Fare Hike ’13: Picking your poisonBy
There’s a fare hike heading our way, and absent a miracle in Albany, there’s nothing anyone can do to stop it. The Straphangers have rightly pleaded with Gov. Andrew Cuomo to do something, and The Times did the same in Saturday’s paper. This growing chorus of voices calling for more state support may be able to avert a steep hike in 2015, but there’s not enough time for the notoriously slow-moving state political machine to kick in gear before the MTA has to start generating more revenue.
So we, the riding public, are left with trying to make the best of a bad situation. On Monday morning, the MTA will officially unveil the various proposals all aimed at generating a few hundred million dollars a year more, and throughout November, the authority will hear public feedback. Oftentimes, those meetings devolve into a mess of public complaints against the MTA and little of substance concerning the fare hike proposals. But there’s a lot riding on this year’s hike. (Ed. Note: The four scenarios outlined below are confirmed as the ones under consideration by the MTA. Public hearings will take place during the second week in November.)
As I’ve mentioned before, how the MTA approaches this hike will tell us a lot about who’s paying more. Will the MTA once again go after unlimited ride card users or try to bump up the pay-per-ride costs? I looked at this issue last week, and it’s not an easy one. The claims that a pay-per-ride bump would negatively impact those who can least afford to pay are partially borne out by demographics numbers, but even that impact may be overstated. Still, it’s a consideration.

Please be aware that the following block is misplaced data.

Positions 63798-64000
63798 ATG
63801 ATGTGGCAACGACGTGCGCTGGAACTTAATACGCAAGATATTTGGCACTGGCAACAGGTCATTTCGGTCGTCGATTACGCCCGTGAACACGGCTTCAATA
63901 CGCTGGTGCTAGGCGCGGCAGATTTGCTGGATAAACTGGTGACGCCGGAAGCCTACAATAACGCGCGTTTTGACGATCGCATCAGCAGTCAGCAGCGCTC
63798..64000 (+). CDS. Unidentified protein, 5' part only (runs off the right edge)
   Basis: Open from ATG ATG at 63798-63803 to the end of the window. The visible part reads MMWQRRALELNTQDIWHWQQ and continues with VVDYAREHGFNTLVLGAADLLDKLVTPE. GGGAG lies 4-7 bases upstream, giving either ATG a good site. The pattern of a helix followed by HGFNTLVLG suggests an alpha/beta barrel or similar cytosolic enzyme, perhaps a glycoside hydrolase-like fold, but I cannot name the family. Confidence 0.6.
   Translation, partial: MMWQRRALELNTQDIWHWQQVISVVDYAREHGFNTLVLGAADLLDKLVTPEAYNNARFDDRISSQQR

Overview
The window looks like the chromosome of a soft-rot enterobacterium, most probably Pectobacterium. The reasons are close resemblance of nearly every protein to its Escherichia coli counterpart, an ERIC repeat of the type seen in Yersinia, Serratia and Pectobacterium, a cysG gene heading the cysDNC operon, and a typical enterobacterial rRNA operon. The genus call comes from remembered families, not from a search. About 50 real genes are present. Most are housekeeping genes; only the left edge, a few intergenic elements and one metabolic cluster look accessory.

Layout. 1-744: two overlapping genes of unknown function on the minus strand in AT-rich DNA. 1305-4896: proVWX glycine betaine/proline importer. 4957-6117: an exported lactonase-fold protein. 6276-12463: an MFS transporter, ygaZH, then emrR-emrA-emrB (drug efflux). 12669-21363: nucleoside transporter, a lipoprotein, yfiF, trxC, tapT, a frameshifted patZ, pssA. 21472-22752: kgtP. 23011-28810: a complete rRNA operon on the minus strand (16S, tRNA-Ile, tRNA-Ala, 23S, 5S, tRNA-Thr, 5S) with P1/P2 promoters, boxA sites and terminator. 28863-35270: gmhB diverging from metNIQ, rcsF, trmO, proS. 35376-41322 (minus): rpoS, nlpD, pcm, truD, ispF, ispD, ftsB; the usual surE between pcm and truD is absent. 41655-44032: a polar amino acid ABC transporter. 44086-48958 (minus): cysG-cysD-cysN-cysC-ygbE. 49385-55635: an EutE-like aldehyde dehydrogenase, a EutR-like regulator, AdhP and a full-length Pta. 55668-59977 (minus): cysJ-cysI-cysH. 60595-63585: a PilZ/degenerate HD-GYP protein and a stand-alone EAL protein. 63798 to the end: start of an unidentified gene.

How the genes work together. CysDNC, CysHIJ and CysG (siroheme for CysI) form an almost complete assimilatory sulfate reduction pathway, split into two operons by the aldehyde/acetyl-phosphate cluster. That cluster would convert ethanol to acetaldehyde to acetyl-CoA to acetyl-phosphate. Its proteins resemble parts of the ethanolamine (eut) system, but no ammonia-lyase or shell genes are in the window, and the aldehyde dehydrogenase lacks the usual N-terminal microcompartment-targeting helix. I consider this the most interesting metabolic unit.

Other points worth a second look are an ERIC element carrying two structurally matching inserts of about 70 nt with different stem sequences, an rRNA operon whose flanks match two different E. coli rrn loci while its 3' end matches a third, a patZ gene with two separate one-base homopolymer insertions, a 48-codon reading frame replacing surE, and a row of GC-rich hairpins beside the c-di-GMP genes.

As we wait out the official announcement, enough leaked stories — designed to gauge rider feedback — have led us to know something about the looming fare hike. So from information gleaned from various articles, let’s look at the competing proposals:
|Scenario||Base Fare||Bonus||7-Day Card||30-Day Card|
As I’ve mentioned before, I’d prefer scenario 1, but that’s because I’m a 30-day card user who enjoys the benefits of pre-tax Metrocards each month. According to numbers provided to me by the Straphangers, such a scenario results in a $60 annual increase in transit spending for 30-day card users, a $50 bump for 7-day card users and a whopping $208 increase for pay-per-ride users. That’s a disparate impact if ever I saw one.
Scenarios 2 and 3 lead to considerably more spending by everyone. Under 2, 30-day users would be on the hook for over $200 more per year, and the break-even point would jump to 59 rides, an all-time high. With no increase in the base fare and a small decrease in bonus, pay-per-ride users would likely have to spend around $20 more per year. That’s hardly equitable either.
The new proposal — Scenario No. 4 above — comes to us from today’s Daily News. In his piece, Pete Donohue notes that MTA officials are not likely to eliminated the discount, as, per one Transit official, “the reaction [was] very cool.” With a seven percent bonus at $2.50 per swipe, the effective fare would be around $2.32, and thus, under proposal 4, the break-even point for a $112 30-day card would be 49 rides, one less than the current 50-ride mark on the $104 cards. Signs are, as Donohue notes, pointing the way toward such a scenario.
But let’s toss this one wide open. Though no one wants a fare hike, pick your poison. I’ve opened the poll below and am curious to see how SAS readers would go if given the choice. It might not be ideal, but that’s where we are today.